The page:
PITTSBURGH (AP) - All those positive vibes created by their big win over Baltimore three weeks ago are gone - mostly forgotten.
The Browns are fading fast.
And coach Hue Jackson or offensive coordinator Todd Haley could vanish soon.
“We have to go to the drawing board,” Jackson said following a 33-18 loss Sunday to the Steelers that wasn’t that close. “We have to get better. We aren’t where we need to be, bottom line.”
Cleveland squandered early scoring chances, settling for field goals when touchdowns were needed, and the Browns (2-5-1) dropped their third straight game, raising more questions about Jackson’s future.
A week after pledging to do whatever was necessary to fix Haley’s offense, Jackson, now 3-36-1 in two-plus seasons, doesn’t seem to have a strong handle on any aspect of his team.
Cleveland gained 119 yards in the first quarter - but just 118 more over the final three. The Browns line didn’t do enough to protect rookie quarterback Baker Mayfield; the playmakers didn’t make enough plays; and once again, Cleveland’s offense bogged down after the defense forced turnovers.
The Browns also allowed 421 yards and missed numerous chances to tackle Steelers running back James Conner, who picked up 146 and scored twice. Also, kicker Greg Joseph was off target on a field goal and extra point.
Following the game, Jackson used the word “disheartening” to describe the wayward kicks.
He might as well been talking about his team’s overall performance as the Browns dropped their 15th straight game at Heinz Field.
“It was a chance for us again to make a mark in the AFC North,” Jackson said. “Seems like we didn’t grab what I think we had a chance to grab.”
The loss followed another turbulent week for the Browns, who have lost 25 consecutive road games - one shy of the NFL record held by the Detroit Lions (2007-10). Jackson’s postgame comments in Tampa Bay last week about “diving” in to help Haley turned into awkward news conferences during which both coaches insisted they were united.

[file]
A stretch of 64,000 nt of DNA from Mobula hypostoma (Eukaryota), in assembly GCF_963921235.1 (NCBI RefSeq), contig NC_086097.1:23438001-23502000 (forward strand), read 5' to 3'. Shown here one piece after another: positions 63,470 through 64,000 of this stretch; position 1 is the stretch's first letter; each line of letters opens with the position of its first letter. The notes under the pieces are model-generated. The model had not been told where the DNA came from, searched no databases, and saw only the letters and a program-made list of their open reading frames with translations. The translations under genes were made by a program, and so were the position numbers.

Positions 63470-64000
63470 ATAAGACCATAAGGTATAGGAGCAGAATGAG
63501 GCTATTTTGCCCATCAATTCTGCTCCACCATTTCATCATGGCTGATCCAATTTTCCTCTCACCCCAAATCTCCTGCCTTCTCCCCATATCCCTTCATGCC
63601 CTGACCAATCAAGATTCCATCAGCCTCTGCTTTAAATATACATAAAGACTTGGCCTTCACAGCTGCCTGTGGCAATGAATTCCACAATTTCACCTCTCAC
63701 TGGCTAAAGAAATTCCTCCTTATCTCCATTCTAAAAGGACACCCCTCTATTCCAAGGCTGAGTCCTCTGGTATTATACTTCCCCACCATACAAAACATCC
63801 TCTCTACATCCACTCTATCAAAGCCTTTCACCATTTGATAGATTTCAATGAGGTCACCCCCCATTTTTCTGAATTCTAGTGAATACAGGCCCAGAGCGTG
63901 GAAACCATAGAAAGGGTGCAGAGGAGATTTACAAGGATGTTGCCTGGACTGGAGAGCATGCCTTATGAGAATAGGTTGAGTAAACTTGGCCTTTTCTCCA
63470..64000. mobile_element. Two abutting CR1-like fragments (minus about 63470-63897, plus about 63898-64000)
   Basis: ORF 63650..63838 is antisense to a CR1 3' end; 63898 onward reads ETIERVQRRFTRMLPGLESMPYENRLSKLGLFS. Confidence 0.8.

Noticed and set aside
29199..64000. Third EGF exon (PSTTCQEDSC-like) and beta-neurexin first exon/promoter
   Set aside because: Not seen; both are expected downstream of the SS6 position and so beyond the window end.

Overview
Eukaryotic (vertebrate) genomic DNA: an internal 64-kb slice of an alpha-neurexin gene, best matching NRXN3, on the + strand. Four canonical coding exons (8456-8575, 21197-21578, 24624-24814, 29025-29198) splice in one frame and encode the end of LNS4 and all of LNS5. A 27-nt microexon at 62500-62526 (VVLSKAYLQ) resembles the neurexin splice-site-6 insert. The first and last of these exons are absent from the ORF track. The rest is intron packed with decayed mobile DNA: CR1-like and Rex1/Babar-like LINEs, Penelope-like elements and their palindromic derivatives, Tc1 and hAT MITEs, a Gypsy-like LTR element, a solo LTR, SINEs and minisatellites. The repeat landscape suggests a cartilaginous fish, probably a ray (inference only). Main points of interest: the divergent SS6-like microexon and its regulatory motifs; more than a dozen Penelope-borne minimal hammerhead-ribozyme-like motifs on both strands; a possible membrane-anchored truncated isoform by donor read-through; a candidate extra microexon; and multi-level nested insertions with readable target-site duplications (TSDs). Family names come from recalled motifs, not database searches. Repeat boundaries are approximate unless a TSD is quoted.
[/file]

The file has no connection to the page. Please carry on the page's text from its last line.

Jackson refused to dignify a report that he may soon fire Haley if the team doesn’t improve on offense.
“I don’t want to talk about or give legs to anything about last week,” Jackson said. “I said what I said out of frustration. That’s over and done with. Let’s go watch the tape and see how we can get better.”
Jackson said he has no issues with Haley.
“There’s nothing wrong with my relationship with Haley,” he said. “I said what I said last week, and obviously, it had legs, but I never said I wanted to take away play calling. I said I wanted to help. That’s it. Now all of the sudden it’s this big ol’ thing because sure everyone’s going to look and say what’s going on? The only thing that’s going on is we need to get better. We need to coach better.”
Jackson believes he still has the attention of his players, and isn’t concerned about them giving in.
“Still up,” he said about the team’s overall mood. “Frustrated, mad, don’t like to lose like that. But this team will stick together and keep fighting.”
Defensive end Myles Garrett raised some eyebrows when he was asked if the Browns, who tied the Steelers in Week 1 and beat the Ravens in overtime on Oct. 8, are going backward.
“I think we just took the wrong approach this time,” he said, referring to Cleveland’s defensive game plan. “I think we should’ve just stayed with what we did the first time, just go with base calls and punch them in the mouth.”
Browns rookie quarterback Baker Mayfield threw a pair of touchdown passes, but spent much of the day under pressure from Pittsburgh’s rush.
Mayfield was only sacked twice, and he did all he could to avoid a question about the Jackson-Haley relationship.
“I try not to pay attention to that stuff,” he said. “I’m invested in the game plan and invested in trying to learn and grow with some of these receivers. Trying to get the timing down, trying to get the trust, so that’s above my pay grade. I’m not worried about that. When it comes down to it, we come out here, we have to play the game to win.”
Browns left guard Joel Bitonio echoed Mayfield’s remarks. He wasn’t going to get caught in a perceived tug-of-war between his coaches or comment on Haley, who had a forgettable return trip to Pittsburgh as an opponent after six seasons as the team’s offensive coordinator.
“We’re trying to do our best with what we have out there,” Bitonio said. “I don’t think you can pinpoint it on one person.”
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